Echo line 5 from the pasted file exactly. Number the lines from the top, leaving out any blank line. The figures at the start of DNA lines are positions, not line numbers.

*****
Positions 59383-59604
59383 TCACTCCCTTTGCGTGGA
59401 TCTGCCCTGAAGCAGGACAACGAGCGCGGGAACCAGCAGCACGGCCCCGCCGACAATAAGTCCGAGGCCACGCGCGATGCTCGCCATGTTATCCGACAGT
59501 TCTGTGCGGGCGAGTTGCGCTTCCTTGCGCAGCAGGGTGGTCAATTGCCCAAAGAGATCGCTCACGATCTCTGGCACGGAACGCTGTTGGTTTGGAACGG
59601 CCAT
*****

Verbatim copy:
59601 CCAT